Stepping up a notch is the Savage 24V in my battery, with a combination of .223 Remington, Ackley Improved over 20 gauge shotgun. This gun started out it's life as a .222 Rem./20ga. It was picked up at a local gun show in nearly mint condition, had an extremely tight chamber, and seemed an ideal candidate for the .223 Remington Ackley improved conversion (yes, I know that P.O. Ackley detested the .223 and did not design the Improved version, but his name was tagged to it because it employed his design principles). Once re-chambered, a 3x9 variable scope was added in Weaver mounts and rings, a cartridge carrying sling added, and, to finish things off, an elastic shotgun shell carrier on the butt-stock. This setup gives an on-board ammo supply so all you have to do is grab your gun and you're prepared to deal with a multitude of situations.

This gun would probably be my constant companion rather than the Camper Model if I lived anywhere else in the country. The undergrowth here in the Idaho Panhandle is so thick that you rarely get a shot at any varmints over 50 yards, so the Camper is the perfect tool. However, if I lived most anywhere else, the 24V would be my partner.

Savage 24V in .223 Rem. Ackley Imp./20 ga. with 3x9 scope, weaver mounts, and shell holder sling.

The .223 Barrel, when fired for accuracy, regularly delivers sub-MOA groups with a variety of ammo, including some low to mid-velocity cast bullet loads which I use extensively. It also shoots very respectably when used with an adaptor to fire .22LR, and even better with an adaptor to shoot .22 WMR! The .223 barrel shoots the Improved cartridge with a sizzle (55 grain Hornady SPBT @ 3545 fps.) and fine accuracy. It also loves a diet of Beartooth Bullets 60 grain SPGC sized to .225" over 10.5 grains of Unique and a Winchester primer for 2200 fps and sub-MOA groups.

With this kind of accuracy and load versatility, the Savage 24 can handle any varminting task that a turn-bolt .22 center-fire will do -and more! Rock chucks at 250-300 yards are no problem, as are coyotes and jack rabbits. Load a 55 grain Barnes X and you have a load that will reliably harvest a deer or antelope with properly placed shots. Using the cast bullet load, this gun will do just about anything you would do with a .22 Hornet -with less noise and stunning effectiveness on targets to the size of coyotes and feral dogs. Then, to really tone things down further, load the .22 LR adaptor and shoot long rifles in your 24 for quiet, short-range pest work.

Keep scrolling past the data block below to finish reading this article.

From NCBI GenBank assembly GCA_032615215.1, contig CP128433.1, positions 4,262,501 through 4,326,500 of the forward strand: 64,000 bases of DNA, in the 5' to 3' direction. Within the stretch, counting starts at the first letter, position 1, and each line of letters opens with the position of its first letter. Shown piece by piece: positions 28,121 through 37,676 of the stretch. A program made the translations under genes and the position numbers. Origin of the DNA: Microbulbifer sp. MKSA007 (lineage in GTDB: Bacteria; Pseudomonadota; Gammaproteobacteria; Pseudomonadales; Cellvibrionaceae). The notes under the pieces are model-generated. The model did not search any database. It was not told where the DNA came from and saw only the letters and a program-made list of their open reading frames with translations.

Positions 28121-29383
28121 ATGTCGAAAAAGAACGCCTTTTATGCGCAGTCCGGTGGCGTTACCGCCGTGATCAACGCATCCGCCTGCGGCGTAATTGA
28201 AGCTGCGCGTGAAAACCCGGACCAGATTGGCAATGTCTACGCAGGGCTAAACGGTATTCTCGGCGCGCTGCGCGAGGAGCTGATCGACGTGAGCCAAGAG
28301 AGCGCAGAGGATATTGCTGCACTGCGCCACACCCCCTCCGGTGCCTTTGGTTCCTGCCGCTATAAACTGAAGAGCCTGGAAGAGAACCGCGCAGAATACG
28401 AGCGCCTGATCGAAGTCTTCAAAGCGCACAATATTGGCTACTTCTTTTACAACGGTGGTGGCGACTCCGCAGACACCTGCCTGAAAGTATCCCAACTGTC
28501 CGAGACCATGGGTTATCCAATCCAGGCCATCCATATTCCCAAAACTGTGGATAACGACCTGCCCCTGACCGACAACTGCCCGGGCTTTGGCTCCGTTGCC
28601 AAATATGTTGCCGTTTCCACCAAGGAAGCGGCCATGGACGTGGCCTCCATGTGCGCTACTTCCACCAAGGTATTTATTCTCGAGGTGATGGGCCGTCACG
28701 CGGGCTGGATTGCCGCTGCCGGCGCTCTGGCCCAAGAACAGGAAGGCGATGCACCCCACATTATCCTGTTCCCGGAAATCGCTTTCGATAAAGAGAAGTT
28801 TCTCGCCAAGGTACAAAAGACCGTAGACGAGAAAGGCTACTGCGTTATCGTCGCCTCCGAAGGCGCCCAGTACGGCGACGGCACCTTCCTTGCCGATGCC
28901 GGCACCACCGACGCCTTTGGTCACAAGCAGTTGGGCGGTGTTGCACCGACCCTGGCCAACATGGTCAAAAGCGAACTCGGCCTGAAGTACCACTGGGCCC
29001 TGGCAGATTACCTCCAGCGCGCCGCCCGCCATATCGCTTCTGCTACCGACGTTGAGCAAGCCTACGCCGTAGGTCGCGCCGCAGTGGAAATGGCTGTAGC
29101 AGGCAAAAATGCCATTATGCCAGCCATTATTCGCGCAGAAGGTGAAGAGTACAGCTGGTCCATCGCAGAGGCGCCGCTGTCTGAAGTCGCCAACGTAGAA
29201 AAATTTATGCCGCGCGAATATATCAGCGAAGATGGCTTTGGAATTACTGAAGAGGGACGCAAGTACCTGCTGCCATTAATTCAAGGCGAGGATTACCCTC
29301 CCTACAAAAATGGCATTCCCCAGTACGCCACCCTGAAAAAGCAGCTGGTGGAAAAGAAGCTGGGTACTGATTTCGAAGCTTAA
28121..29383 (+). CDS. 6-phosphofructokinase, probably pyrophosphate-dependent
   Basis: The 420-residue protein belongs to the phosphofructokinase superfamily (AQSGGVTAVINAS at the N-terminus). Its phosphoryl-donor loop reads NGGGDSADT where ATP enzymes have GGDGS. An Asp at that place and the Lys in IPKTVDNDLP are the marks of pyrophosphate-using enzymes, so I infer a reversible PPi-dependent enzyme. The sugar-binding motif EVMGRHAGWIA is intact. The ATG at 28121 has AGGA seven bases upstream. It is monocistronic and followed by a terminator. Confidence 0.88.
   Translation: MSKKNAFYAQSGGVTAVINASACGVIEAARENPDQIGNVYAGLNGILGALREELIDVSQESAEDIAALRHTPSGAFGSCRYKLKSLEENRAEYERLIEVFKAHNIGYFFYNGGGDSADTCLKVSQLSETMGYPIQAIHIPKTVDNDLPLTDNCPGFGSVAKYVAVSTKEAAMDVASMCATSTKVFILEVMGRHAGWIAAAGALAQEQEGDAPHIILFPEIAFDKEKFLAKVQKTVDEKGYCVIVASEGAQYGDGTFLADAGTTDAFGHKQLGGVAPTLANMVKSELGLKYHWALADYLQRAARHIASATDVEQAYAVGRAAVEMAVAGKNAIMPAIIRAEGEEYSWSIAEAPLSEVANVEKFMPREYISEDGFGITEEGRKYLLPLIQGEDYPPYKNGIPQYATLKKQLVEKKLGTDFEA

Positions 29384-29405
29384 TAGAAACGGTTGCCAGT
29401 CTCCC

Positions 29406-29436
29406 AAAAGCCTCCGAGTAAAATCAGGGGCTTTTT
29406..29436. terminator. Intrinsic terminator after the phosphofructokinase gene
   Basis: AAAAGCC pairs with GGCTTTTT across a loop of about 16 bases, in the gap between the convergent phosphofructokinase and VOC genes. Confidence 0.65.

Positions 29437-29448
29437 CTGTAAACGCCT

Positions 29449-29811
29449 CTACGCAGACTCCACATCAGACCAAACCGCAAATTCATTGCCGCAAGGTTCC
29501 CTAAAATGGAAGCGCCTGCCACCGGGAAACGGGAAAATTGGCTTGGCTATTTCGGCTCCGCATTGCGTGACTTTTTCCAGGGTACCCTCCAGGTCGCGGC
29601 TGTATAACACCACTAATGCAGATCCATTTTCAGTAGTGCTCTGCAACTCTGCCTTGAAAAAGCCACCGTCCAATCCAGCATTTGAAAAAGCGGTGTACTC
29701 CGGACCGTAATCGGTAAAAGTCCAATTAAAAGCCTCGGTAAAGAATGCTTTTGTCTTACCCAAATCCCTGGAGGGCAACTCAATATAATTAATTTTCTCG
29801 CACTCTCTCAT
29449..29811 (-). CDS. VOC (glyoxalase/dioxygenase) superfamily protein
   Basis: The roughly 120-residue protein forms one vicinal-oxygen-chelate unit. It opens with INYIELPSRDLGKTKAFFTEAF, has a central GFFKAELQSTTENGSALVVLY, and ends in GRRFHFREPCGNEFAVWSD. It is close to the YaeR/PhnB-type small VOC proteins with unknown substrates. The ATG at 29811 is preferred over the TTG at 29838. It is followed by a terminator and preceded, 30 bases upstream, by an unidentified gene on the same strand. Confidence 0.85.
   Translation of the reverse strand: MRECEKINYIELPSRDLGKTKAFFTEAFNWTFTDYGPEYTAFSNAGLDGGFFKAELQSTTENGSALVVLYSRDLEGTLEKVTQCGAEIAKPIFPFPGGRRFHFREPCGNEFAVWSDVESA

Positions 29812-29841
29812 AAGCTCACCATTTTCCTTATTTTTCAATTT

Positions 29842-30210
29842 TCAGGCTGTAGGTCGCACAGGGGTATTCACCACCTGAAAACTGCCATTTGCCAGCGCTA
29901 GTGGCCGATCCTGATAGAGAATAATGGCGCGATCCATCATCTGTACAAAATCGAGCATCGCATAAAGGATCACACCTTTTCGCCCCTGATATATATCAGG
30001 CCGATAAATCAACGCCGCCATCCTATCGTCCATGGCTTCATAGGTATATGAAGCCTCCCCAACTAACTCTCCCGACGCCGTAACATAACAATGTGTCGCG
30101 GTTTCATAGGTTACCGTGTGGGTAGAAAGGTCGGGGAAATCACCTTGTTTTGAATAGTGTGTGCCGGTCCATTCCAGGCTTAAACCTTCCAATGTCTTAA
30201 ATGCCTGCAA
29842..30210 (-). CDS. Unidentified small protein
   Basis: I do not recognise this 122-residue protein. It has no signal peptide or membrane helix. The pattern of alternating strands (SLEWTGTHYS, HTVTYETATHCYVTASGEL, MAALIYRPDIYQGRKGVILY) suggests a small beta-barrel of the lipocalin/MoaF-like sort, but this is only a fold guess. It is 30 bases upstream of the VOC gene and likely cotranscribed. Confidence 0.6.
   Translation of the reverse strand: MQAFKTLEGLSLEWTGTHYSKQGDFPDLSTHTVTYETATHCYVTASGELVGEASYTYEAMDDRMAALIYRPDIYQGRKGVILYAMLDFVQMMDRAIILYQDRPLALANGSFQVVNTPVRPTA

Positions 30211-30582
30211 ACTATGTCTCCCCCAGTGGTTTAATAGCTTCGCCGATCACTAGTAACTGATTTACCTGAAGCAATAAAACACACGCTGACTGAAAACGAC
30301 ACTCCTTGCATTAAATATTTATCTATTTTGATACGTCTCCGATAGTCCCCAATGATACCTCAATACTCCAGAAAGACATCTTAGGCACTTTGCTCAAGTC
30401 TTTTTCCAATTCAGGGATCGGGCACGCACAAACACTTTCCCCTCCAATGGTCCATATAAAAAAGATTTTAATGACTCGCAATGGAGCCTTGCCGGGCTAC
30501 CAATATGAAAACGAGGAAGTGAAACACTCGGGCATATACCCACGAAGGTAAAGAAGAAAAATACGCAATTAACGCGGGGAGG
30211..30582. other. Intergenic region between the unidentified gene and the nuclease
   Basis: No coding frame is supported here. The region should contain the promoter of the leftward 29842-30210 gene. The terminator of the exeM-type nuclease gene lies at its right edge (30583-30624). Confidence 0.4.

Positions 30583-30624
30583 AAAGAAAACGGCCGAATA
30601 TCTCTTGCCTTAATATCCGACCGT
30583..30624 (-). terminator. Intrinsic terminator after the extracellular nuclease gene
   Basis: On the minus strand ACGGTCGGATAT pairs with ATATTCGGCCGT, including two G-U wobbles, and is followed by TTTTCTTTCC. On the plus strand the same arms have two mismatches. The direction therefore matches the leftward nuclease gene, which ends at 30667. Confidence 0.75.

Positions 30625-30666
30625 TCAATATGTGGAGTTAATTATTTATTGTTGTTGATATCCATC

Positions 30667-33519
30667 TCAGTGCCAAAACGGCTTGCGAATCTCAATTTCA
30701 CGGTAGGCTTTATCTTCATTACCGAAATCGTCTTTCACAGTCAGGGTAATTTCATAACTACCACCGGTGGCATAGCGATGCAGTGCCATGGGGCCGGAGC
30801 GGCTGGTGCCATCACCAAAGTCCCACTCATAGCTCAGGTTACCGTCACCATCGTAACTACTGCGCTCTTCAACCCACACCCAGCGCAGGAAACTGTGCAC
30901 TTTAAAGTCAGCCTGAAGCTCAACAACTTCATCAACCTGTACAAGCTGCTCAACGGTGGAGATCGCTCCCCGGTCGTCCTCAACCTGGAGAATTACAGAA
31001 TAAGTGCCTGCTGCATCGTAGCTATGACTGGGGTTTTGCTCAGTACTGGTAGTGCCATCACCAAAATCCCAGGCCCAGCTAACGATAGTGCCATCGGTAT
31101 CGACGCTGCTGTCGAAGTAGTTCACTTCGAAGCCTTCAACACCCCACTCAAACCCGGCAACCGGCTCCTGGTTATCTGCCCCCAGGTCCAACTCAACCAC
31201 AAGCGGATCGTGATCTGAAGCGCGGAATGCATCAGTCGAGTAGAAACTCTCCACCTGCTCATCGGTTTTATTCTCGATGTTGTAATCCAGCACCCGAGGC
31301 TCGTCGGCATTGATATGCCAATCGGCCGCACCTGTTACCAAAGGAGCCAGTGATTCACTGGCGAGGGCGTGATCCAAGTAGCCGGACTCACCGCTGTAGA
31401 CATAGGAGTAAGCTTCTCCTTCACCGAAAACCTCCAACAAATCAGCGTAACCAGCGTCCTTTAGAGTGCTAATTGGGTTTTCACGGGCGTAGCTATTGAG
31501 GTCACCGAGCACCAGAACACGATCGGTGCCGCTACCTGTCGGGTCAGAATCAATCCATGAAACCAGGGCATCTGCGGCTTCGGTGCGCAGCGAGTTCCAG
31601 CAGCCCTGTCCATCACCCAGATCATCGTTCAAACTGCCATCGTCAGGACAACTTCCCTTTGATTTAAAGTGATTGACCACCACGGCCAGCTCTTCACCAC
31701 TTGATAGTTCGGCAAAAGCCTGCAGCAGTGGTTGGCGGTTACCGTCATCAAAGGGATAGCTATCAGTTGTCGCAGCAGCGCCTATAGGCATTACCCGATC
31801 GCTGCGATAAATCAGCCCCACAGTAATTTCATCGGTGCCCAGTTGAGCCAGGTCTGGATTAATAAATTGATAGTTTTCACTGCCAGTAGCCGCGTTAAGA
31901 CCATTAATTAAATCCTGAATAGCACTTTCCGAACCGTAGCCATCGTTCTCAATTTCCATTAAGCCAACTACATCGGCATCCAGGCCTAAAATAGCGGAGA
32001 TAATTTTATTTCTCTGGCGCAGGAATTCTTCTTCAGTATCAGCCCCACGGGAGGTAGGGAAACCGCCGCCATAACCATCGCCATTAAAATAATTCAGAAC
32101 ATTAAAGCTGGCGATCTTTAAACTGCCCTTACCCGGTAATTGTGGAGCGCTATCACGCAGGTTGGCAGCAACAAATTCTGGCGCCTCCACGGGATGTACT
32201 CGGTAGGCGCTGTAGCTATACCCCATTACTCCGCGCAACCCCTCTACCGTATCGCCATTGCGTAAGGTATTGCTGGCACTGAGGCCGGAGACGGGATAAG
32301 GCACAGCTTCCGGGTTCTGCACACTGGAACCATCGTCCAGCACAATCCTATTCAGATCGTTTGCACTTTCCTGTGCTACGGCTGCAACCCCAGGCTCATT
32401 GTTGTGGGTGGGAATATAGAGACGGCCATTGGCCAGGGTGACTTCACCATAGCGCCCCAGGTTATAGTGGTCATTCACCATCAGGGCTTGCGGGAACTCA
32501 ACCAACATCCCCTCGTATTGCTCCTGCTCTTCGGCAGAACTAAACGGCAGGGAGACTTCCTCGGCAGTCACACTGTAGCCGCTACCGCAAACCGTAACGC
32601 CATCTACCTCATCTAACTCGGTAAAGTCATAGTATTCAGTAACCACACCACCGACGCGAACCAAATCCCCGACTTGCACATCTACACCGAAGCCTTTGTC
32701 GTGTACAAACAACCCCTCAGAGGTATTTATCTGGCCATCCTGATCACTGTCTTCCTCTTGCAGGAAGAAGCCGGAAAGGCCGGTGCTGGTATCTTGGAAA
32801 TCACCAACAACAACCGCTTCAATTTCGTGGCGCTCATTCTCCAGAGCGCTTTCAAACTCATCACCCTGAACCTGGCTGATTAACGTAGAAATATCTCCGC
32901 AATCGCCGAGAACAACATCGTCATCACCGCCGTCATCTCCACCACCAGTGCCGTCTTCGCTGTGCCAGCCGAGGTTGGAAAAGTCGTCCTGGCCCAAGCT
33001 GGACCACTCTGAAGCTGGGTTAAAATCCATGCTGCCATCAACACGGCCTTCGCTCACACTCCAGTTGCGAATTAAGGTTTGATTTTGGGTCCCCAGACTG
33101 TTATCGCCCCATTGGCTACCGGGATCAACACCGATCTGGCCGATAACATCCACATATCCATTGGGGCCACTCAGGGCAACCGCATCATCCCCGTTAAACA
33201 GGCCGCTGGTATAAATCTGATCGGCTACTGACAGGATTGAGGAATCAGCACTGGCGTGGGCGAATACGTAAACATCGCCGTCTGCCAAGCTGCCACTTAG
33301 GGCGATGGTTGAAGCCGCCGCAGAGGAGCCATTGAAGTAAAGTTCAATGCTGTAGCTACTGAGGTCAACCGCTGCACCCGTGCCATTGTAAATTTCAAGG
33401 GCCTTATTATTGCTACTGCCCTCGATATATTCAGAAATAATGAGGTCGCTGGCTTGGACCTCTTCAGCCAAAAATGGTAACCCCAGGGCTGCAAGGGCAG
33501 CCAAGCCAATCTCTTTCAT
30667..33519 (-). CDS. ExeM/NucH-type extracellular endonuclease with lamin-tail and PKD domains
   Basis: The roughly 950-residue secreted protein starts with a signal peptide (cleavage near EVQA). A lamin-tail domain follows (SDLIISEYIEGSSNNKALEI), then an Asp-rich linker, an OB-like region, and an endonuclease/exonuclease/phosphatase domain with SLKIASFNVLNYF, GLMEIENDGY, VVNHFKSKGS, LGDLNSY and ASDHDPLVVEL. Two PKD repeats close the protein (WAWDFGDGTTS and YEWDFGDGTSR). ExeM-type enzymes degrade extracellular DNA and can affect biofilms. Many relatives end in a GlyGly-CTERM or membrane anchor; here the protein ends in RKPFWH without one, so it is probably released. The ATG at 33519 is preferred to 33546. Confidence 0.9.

The 20 gauge shotgun barrel on these has a full choke, and I do mean FULL choke. Mine patterns 1 1/8 oz. of #5's exceedingly well as it does #7 's. This makes a great grouse, pheasant, crow and magpie stopper, not to mention jump shooting puddle ducks when the scope comes off and still being able to shoot a coyote or feral dog while bird hunting. Also, a 3" magnum load of #4 buckshot patterns very nicely at 40 yards with the full choke!

Finally we come to the Savage 24B, which happens to be a .30-30 Ackley Improved rifle barrel over a 20 gauge shotgun tube. This particular gun lived a hard life before I rescued it from a local pawn shop. The stock was broken (and still is), the bluing worn, the trigger guard broken and replaced with a home-grown creation, and sights missing. I found it had a remarkably good, smooth bore and a tight chamber, so I re-chambered it to an Ackley Improved .30-30 and added a Williams receiver sight from my junk box (I leave the sight insert out, and prefer to use a ghost ring) and slipped on a butt-stock shotgun shell holder. Cosmetically I have left this gun alone, as it is a hard working, rough-and-tumble gun. When hunting season comes to North Idaho, it goes with me when I go to town (we live quite a few miles out in the sticks) so that I don't miss an opportunity to put meat on the table or pop a predator. It's ugly to look at, so no one thinks to steal it!

This neglected and ugly gun performs like a thoroughbred! The rifle barrel delivers sub-MOA groups with its receiver sights, .30-30 Ackley chamber and CAST BULLETS! I load Beartooth Bullets 30 caliber 173 grain LFNGC bullet sized .310" over a healthy charge of H335 and a Winchester primer to get 2465 fps. out of my Savage's 24" barrel! A whole lot of performance from what started as a .30-30! This load, when sighted in as my gun is, 3" high at 100 yards, is nearly dead on at 250 yards making it a very versatile tool indeed.